Foods rich in omega-3 fatty acids
Avoiding omega-3 fatty acids can result in an itchy, dry scalp, which can leave your hair looking and feeling flat and thin. Even worse, dry scalp can lead to hair loss.
Salmon and other fish are high in heart and hair-healthy omega-3s. If you do not like fish, walnuts and flax (both the seed and the oil) are excellent alternative sources. Omega-3s don’t just benefit the skin on the outside of your head, the fatty acids can also help with brain function and memory loss too.
Foods rich in B-vitamins
When it comes to hair loss amongst women, a Vitamin B deficiency may be a likely culprit. Birth control pills and consuming large amounts of alcohol can cause Vitamin B6 depletion, which can cause numerous problems from pink eye to neurological disorders, not to mention alopecia. Since the body doesn’t make Vitamin B6 on its own, it has to be consumed either in food or as a supplement. In this instance via intravenous injection.
Furthermore, a diet lacking in Vitamin B12 can lead to hair loss. Vegetarians, those who suffer from anaemia, and those with digestion issues can suffer from a Vitamin B12 deficiency. Eggs and Dairy Products such as milk, yoghurt, cheese, eggs etc. are loaded with essential nutrients such as proteins, Vitamin B12, iron, zinc and Omega 6 fatty acids. Dairy products are also a great source of biotin (Vitamin B7) that is known to fight hair loss.Add walnuts to your diet to prevent hair loss. It is the only known nut that contains biotin, B vitamins (B1, B6 and B9), Vitamin E, plenty of protein and magnesium, all of which strengthen hair cuticles and nourish the scalp. It helps protect your cells from DNA damage which may be caused due to sun exposure.
Vitamin B6 can be found in raw garlic, sunflower seeds, liver, Brussels sprouts, and wheat bran. For Vitamin B12, consume more animal proteins and cheese. If you don’t eat animal proteins, a Vitamin B complex shot will give you all the Vitamin B12 you need.
Foods with Vitamin C
You could be eating foods with Vitamin C for healthy hair, but if you’re skipping a daily dose of vitamin C, you might not be absorbing all of the nutrients you need to halt or reverse hair loss. Vitamin C is important in the absorption of all the other nutrients.
If you choose to eat your vitamin C instead of taking a supplement, make sure you get plenty of citrus fruit, cruciferous vegetables (cauliflower, broccoli, and Brussels sprouts), kiwi, strawberries and leafy greens. Spinach: Spinach is a great source of iron, vitamin A and C and protein. Iron deficiency is the main cause of hair fall and spinach is not only iron-rich, it also contains sebum which acts as a natural conditioner for hair. It also provides us with omega-3 acid, magnesium, potassium, calcium and iron. These help in maintaining a healthy scalp and lustrous hair. Foods rich in Vitamin-C: Vitamin C supports the absorption of iron in our body, the deficiency of which may lead to hair loss. Vitamin C is also known for its antioxidant properties which reduces the damage caused by free radicals that may make your hair brittle and weak. Add fruits like oranges, papaya, blueberries, lime and kiwi to your diet. Vitamin C also helps in the production of an essential protein called collagen which strengthens blood vessels that supports the hair shafts.
Great news if you like your food spicy, you can eat green and red chilli peppers which are both excellent sources of vitamin C, even better than oranges. If you can’t get enough of these foods into your diet, then a Vitamin C IV (received intravenously) may be your answer or specifically our Hair loss IV with all the correct nutrient all in one cocktail.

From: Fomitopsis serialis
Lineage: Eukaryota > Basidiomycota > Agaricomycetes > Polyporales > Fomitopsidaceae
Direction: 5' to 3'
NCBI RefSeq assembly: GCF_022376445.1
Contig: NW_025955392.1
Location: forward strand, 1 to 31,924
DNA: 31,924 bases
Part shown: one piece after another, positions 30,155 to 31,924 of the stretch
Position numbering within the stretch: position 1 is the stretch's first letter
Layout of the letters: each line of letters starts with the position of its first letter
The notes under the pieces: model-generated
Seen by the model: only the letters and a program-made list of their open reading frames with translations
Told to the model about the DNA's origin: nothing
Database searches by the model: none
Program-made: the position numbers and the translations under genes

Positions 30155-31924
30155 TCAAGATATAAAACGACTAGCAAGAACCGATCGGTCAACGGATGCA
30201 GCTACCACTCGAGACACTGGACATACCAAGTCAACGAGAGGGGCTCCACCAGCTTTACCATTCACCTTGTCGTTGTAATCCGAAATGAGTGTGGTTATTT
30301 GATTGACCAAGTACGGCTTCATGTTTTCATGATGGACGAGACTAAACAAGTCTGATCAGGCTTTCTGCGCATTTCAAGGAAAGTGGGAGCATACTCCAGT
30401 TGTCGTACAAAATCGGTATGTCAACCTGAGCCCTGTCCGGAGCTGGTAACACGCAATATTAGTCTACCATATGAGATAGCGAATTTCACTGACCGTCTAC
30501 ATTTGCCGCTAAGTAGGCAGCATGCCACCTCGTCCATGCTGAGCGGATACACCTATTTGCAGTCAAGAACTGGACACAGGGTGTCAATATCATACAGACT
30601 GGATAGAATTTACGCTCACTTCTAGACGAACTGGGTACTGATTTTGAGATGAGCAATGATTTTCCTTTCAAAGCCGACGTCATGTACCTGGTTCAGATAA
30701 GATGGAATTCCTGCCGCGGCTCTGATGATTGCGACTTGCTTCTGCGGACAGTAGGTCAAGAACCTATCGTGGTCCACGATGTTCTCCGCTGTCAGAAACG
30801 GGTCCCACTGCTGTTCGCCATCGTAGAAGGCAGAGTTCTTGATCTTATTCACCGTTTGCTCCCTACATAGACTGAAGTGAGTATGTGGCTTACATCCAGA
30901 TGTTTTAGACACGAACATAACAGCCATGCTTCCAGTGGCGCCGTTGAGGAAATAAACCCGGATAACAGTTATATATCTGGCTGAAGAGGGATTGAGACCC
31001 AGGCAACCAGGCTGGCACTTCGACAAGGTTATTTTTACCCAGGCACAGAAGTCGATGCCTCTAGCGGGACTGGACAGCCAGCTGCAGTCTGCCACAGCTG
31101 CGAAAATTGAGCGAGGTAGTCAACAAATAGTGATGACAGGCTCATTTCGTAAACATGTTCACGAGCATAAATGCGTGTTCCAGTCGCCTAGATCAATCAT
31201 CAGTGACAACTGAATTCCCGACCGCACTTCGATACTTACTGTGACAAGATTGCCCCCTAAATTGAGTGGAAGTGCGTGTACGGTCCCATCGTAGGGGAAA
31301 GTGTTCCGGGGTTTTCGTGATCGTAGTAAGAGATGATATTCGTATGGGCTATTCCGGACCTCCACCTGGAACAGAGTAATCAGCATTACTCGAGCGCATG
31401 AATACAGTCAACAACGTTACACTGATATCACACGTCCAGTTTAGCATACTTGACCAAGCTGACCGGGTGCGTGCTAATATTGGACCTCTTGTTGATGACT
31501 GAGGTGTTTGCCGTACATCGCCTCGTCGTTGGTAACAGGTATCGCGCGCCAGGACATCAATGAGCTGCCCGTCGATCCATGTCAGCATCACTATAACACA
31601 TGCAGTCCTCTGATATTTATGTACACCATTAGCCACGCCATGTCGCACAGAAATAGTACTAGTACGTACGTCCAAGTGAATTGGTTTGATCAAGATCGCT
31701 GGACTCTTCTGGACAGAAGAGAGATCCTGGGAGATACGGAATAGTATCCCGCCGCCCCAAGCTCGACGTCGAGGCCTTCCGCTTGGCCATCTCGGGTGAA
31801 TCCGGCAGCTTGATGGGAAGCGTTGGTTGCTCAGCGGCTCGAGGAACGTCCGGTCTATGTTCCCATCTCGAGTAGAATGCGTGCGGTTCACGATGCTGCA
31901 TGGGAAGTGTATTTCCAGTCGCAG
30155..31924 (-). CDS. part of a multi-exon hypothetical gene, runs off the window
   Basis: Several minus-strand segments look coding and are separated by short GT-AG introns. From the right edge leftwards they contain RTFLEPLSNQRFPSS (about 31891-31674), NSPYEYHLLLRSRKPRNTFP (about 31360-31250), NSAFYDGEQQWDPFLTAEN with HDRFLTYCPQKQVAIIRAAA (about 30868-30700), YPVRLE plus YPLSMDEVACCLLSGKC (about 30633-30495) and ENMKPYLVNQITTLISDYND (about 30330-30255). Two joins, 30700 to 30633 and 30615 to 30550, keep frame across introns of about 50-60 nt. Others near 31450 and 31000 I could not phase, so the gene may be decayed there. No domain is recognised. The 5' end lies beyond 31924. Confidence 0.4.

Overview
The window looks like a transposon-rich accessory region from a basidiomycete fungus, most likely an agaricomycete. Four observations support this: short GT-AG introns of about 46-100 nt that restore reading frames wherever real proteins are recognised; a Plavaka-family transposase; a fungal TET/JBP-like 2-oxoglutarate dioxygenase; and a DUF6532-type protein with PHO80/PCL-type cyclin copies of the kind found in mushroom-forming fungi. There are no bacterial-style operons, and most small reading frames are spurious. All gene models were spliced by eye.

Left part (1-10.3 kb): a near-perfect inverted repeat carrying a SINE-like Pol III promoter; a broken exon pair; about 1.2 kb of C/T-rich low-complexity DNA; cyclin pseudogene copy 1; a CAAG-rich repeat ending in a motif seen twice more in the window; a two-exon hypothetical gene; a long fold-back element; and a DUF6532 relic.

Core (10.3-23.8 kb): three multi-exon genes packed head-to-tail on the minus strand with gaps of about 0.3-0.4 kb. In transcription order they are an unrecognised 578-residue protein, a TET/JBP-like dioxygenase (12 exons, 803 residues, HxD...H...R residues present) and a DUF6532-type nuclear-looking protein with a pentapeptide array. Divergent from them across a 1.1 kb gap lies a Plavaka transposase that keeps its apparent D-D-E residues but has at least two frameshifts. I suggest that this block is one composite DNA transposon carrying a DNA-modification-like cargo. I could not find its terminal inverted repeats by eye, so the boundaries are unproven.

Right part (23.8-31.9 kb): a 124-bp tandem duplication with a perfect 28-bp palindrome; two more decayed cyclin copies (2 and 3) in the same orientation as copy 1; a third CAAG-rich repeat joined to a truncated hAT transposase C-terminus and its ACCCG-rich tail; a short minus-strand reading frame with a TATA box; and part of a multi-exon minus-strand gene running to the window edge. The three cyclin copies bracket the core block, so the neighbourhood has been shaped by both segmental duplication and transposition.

FOODS RICH IN ZINC
Zinc promotes good skin immunity and wound healing and protects against UV radiation and inﬂammation. Zinc is very important for the prevention of hair loss. Best food sources of zinc: kidney, liver, red meat, oysters and other shellﬁsh, scallops, and pumpkin seeds. Lentils are loaded with protein, iron, zinc, and biotin. Besides this, lentils are full of folic acid which is necessary for restoring the health of red blood cells that supply the skin and scalp with much-needed oxygen.
Food Rich in Vitamin A
Carrots and Sweet Potatoes: Sneak carrots in your diet for those long and lustrous locks. Known to be good for the eyes, carrots contain Vitamin A that also improves hair growth. Sweet potatoes are also packed with beta-carotene that converts to vitamin A in our body. A deficiency of vitamin A may lead to a dry and itchy scalp.
Food rich in Selenium
Selenium is a trace mineral that works in conjunction with vitamin E to help prevent oxidative damage in the body. Selenium also helps iodine regulate metabolism and selenium help recycle vitamin C in the body by improving overall cellular protection. Selenium works as a powerful antioxidant and is required for your body to create glutathione which is your bodies master antioxidant. For this reason, consuming foods high in selenium can support detoxification and take stress off the organs like the liver and thyroid.
- Selenium deficiency symptoms include:
- Thyroid dysfunction
- Weakened immune system
- Infertility in men and women
- Heart disease
- Increased risk of cancer
- Hair loss
A selenium deficiency is generally seen in areas where the soil does not contain much selenium, such as certain regions of China. A deficiency may lead to pain and muscle weakness. Selenium sources are Brazil nuts, Tuna, Grass-fed beef, Sardines, Turkey, Beef liver, chicken eggs and Spinach.
INCLUDE FERMENTED FOODS REGULARLY
- Good gut health is strongly connected to skin health
- The gut microbiome needs probiotics and prebiotics to thrive
- Fermented foods contain live organisms as well as prebiotic ﬁbres to help promote gut health
- If the patient’s skin issues are caused by histamine intolerance, fermented foods could worsen their condition